The crowd rebukes them, but when you have a real need, you can’t be silenced. Like John who is blind and yet sees the Lord and His work on His day, more clearly than we ever will, these blind men are seeing the coming of the Lord. No, not on the clouds of glory, but into their moment. Matthew 20:31-32~And stopping, Jesus…said, What do you want me to do for you? They said to him, Lord, let our eyes be opened. (ESV) Christ Jesus is not oblivious to the obvious. Rather, He wants them to verbalize their faith in Him. The Bible says we don’t have because we don’t ask (James. 4:2). However, in the next verse, we read in James 4:3~You ask and do not receive, because you ask wrongly, to spend it on your passions. (ESV) 

We are never to ask out of greed, only out of need. That’s exactly what these two blind men are doing. Therefore, they answer Jesus, Lord, let our eyes be opened. Moved with compassion, Jesus touches their eyes, and immediately they recover their sight (20:33-34). 

Is there a place in your like that you need Jesus to touch? I want you to know that you can muster the faith today to kneel and pray as you ask Him honestly to help you. 2 Peter 1:8~The more you grow like this, the more productive and useful you will be in your knowledge of our Lord Jesus Christ. (NLT) Today, is the best time to take a step in faith and to ask the Lord, then watch as He begins to work in your life and you will notice your faith grow.



Overcoming Temptation

The Bible teaches us that we are to serve the Lord unselfishly. (Matthew 20:20-28) After Jesus tells His disciples of His approaching death and resurrection, the mother of the sons of Zebedee, James and John, comes to Him with her sons. Now you may have heard of the boys of summer, but these are the sons of thunder. They must have been a real handful growing up. I feel as though I can relate. I came outside on the way to the hospital a few years ago to find my boys, Luke and Levi racing. It’s not surprising to find them thick in things attempting to mix-in in a little danger. So I told them to be careful and called my mom from the truck. I told her I wanted her to know that I was raising boys. She just laughed and started a conversation which abruptly ended why are we talking about this? I preceded to tell her they had the cozy coupes atop the hill and were racing into the fence.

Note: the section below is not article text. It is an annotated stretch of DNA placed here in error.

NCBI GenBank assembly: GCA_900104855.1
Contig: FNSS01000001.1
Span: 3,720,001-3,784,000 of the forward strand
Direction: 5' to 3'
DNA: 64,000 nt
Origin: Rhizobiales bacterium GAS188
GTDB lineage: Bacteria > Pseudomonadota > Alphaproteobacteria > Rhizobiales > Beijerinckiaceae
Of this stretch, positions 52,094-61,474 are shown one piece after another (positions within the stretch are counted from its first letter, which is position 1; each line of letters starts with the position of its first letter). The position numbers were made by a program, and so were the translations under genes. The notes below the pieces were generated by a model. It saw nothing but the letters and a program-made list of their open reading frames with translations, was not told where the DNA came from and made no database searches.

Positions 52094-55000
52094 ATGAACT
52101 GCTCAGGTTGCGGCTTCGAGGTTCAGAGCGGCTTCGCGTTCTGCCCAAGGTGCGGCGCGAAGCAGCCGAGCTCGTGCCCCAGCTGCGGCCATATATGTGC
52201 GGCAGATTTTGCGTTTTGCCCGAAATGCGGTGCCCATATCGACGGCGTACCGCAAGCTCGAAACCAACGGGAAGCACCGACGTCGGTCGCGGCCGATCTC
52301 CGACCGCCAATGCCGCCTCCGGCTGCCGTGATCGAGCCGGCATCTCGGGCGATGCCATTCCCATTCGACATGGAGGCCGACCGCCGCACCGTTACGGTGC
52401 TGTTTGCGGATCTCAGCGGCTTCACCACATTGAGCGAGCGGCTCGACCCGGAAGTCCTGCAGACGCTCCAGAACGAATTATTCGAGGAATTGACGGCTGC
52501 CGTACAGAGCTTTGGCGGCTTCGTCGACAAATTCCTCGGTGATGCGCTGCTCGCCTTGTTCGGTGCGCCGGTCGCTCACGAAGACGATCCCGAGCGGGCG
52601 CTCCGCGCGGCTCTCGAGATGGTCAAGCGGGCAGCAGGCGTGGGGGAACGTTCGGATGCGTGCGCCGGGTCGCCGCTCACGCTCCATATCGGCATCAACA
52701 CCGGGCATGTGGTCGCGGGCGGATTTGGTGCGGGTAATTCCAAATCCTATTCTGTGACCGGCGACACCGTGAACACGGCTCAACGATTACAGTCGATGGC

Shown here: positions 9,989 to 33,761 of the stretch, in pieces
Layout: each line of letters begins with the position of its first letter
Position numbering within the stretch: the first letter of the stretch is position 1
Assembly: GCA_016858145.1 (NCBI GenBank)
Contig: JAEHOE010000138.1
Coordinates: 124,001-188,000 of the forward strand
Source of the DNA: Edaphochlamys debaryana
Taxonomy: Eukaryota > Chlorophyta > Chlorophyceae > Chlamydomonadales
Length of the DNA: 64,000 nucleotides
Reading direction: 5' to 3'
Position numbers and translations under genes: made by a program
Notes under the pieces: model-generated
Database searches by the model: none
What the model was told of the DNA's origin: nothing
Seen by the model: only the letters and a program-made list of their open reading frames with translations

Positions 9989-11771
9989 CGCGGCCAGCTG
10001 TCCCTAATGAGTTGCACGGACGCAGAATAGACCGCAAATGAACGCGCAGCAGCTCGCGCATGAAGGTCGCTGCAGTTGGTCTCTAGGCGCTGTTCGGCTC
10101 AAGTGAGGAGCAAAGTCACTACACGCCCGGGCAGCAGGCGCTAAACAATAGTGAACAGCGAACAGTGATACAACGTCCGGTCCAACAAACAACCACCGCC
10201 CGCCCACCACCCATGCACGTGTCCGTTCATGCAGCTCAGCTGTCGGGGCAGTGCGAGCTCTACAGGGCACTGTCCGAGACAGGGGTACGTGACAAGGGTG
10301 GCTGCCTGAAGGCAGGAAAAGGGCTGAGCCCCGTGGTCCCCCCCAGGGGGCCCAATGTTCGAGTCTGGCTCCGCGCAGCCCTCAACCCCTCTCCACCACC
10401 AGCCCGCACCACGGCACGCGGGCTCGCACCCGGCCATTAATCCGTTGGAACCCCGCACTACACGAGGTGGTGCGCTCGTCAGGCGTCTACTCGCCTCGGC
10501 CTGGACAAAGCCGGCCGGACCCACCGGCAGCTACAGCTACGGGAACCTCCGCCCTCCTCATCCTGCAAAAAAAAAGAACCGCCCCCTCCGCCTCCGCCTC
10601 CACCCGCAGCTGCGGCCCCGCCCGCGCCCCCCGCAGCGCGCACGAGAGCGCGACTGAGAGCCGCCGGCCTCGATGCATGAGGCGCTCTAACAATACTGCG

Here comes mom in Matthew 20:20-21~Then the mother of Zebedee’s sons came to Jesus with her sons and, kneeling down, asked a favor of him. “What is it you want?” he asked. She said, “Grant that one of these two sons of mine may sit at your right and the other at your left in your kingdom.” (ESV) Evidently, James and John think Jesus will be more favorable if mom makes the request. What they don’t yet understand is that the cross must precede the crown. Matthew 20:22~Are you able to drink the cup that I am to drink? They said to him, “We are able.” (ESV) We need to be careful what we ask for, sometimes it is much more than it appears from our narrow understanding. Matthew 20:23~ He said to them, “You will drink my cup, but to sit at my right hand and at my left is not mine to grant, but it is for those for whom it has been prepared by my Father.” (ESV) 

Christ Jesus knows full well what King Herod will do to James, which is recorded later in Acts 12:2. Jesus knows all things. How each disciple will be transitioned from this life in horrible death, but not John, for he will suffer in life, being boiled in oil twice and having his eyes put out, only then to truly see while being exiled to the isle of Patmos. In darkness John will see the brighter light in vivid detail Revelation 1:10-11~I was in the Spirit on the Lord’s day, and I heard behind me a loud voice like a trumpet saying, Write what you see in a book…(NIV)

Matthew 20:24~And when the ten heard it, they were indignant at the two brothers. (ESV) Jesus uses this incident as an opportunity to further teach about the kingdom of heaven and those who occupy seats of power. Matthew 20:25-26~You know the rulers of the Gentiles lord it over them, and their great ones exercise authority…It shall not be so among you….whoever would be great…must be your servant (διάκονος diakonos), (ESV) In our sinful world, rulers lord over others too, but this is not the kingdom way. Instead, Jesus says ruling or leading is about ministering. That’s why the KJV renders (διάκονος diakonos) as a minister. This Greek word gives us our word deacon, literally meaning to run errands or waiters. A biblical deacon attends to the needs of others, seeking nothing in return. 

Matthew 20:27-28~and whoever would be first among you must be your slave, even as the Son of Man came not to be served but to serve, and to give his life as a ransom (λύτρον lytron) for many. (ESV) We must understand that Jesus never asks us to do anything, He hasn’t already done. Jesus gave us the supreme example of being a slave to others when He gave His life for us. To ransom (λύτρον lytron) which means to set something loose. Jesus died to set us loose from the penalty of sin Romans 6:23~For the wages of sin is death, but the gift of God is eternal life in Christ Jesus our Lord. (NIV) Jesus is saying to everyone you have been working for death, why not accept my free gift, where I will die for you, and you can live for me. 

That is literally the best news. That when we come to Jesus we give Him our guilt, sin, shame and He gives us His life, peace, and joy. What an amazing offering it is that Jesus would die for you and I. In light of all that God has done in your life, why not look around and see who you can serve in an effort to let them know that God loves them. In so doing you will share God’s love and let them know that you are a disciple of Jesus Christ. (John 13:34-35)